Welcome to Hilton Head Island • Short Term
Author: Paul deVere
“In all the years I’ve been in this business, I’ve never had a guest ask me to make sure our company calls on them at 8 o’clock in the morning or knocks on the door to say, ‘Housekeeping,’” said Bob Hawkins, one of the owners of The Vacation Company, a short-term rental management firm he started 22 years ago. “You ever try to grill a steak in a hotel room?” he asked, laughing. Hawkins doesn’t have anything against hotels. Far from it. In his travels he uses them frequently and enjoys the comfort and convenience. “Length of stay is significant,” Hawkins said. “If you’re only going to be staying a couple nights, pick a hotel.”
There are dozens of short-term rental or property management companies on Hilton Head. It is the branch of the real estate industry that helped define what the island is today—a popular and highly regarded resort and residential coastal community. These companies are the ultimate middleman in the very best sense of that word. They make vacations happen for customers and income happen for property owners. It’s a demanding and always interesting business.
Tom Ridgeway, who owns Hilton Head Rental and Golf, remembers some of his company’s “interesting” guests. “Some of the crazy things include the guest that requested that we do something to reduce the frog noises at night by the pond. Or the guest who called to tell us that he had booked a room with a view of the ocean and all he could see were the tops of houses. We politely advised him to turn in the other direction on his balcony and he was elated to see the ocean. Then there was the guest who arrived late at night, upset that he couldn’t see the ocean from his oceanfront villa. We explained that the ocean was truly there and he would definitely see it in the morning.”
These companies are expected to be everything to everyone (guests and property owners alike) from property maintenance—making sure everything at the home or villa is tip-top shape—to tee times for the guests. “We know this may be their only vacation for the year. It’s nice that we’re able to make it a memorable event for them. If they’re having a Lowcountry boil, we’ll go out and get them a big pot. Whatever they need,” said Linda Maloney, owner of Beach Properties.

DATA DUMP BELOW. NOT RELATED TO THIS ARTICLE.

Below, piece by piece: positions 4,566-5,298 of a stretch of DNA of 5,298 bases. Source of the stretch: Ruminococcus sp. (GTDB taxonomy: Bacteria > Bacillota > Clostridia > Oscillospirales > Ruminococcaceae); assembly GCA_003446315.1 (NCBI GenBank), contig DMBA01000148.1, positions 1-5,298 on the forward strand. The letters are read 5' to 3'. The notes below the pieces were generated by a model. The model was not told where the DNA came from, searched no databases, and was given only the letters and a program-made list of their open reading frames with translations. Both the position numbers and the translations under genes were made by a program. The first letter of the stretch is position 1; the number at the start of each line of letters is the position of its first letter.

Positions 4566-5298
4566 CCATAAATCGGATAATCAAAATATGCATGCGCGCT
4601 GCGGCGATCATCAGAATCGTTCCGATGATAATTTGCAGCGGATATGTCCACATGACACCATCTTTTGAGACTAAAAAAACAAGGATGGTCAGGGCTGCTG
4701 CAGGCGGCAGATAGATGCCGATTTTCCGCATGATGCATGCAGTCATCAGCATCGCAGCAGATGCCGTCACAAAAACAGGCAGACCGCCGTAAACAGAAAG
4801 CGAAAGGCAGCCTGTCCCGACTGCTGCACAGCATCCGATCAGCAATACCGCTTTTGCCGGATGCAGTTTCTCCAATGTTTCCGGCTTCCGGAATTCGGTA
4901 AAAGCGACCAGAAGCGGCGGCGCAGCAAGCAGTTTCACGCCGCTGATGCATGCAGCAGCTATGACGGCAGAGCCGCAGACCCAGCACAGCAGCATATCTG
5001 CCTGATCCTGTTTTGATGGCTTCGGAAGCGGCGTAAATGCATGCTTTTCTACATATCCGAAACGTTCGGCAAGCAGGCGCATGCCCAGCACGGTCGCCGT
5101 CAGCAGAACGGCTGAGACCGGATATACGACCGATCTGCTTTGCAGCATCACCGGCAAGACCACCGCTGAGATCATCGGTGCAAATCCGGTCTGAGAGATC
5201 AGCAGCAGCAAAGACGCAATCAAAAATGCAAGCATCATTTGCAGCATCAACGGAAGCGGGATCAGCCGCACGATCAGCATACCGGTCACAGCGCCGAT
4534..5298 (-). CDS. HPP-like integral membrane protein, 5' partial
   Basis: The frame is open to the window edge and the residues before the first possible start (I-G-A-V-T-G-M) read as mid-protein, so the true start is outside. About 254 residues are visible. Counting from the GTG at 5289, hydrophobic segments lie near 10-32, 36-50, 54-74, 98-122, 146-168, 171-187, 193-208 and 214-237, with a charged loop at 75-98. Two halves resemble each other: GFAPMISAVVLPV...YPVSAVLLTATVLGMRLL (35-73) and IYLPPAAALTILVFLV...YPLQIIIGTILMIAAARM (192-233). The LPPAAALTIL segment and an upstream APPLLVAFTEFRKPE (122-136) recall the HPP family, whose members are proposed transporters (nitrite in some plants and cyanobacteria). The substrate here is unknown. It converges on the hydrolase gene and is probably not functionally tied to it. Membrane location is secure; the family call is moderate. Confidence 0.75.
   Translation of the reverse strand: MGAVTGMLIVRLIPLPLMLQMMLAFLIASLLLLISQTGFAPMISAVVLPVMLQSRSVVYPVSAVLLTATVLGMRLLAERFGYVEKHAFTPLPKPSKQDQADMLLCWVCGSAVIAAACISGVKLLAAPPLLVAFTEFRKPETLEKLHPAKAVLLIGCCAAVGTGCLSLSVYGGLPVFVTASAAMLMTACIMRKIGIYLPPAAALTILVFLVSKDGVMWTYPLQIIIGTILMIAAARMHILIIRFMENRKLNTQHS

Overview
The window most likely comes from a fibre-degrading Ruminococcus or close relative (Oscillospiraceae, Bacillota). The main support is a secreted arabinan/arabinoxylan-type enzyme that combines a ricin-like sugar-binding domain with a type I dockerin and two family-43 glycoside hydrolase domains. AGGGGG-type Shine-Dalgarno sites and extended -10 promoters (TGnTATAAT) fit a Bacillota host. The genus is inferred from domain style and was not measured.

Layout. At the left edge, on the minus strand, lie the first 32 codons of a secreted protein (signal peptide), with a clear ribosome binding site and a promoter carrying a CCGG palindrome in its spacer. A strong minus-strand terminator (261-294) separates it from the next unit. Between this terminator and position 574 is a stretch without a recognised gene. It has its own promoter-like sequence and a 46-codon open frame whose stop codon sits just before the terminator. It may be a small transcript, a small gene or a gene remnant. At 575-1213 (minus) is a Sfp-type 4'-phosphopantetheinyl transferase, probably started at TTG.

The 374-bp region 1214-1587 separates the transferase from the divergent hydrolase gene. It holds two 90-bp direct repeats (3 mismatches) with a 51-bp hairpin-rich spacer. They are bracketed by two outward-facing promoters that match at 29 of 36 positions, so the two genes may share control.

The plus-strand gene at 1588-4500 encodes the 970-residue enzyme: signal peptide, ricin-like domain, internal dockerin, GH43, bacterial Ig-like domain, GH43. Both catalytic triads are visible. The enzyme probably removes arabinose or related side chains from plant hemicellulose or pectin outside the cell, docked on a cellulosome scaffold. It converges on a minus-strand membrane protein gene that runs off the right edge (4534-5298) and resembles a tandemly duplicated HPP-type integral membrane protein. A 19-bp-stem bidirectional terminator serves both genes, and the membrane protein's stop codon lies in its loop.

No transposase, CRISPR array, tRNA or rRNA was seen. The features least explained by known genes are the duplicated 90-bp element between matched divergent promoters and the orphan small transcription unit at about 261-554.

The ability to rent beachfront properties isn’t anything new. Beachfront cottages and homes, let out to rent, started dotting the shores of South Carolina’s Grand Strand as early as 1901. But for decades, it remained a cottage industry (pun intended), unplanned and without any real direction.
That all changed in the mid-1950s when Charles Fraser’s vision of community of like-minded individuals, a place called Sea Pines, took hold. People who shared Fraser’s extraordinary vision wanted to retire to this community but weren’t ready. So they rented by the week, and the industry was born.
According to Jim West, owner of Sunset Rentals, the short term rental management business has morphed again in a direction he didn’t expect. “We thought it (short-term rentals) was price point driven,” he said, and readily admits he was wrong. “Our business has changed dramatically in the last few years. You have to offer (guests) nicer bathroom amenities, like thicker towels and softer linens.” He said it’s the Baby Boomers. “They have more time to travel and they want the creature comforts. It’s just the way our society has changed in the past few years.” As an example, he said that his very high-end properties come with optional chef and daily maid service.
According to West, five years ago, view was everything. Now, a villa with no real view, but with designer furniture, marble topped kitchen counters, and extra amenities, is his top unit.
Hawkins has made sure all the properties his company represents have wireless, high speed Internet access. All company owners agreed that the Internet is playing a substantial role in choosing short-term rental properties. Virtual tours of properties are a big ingredient to the vacationer’s decision. “We have people who will spend hours on the Internet going to different sites and different places,” Hawkins said.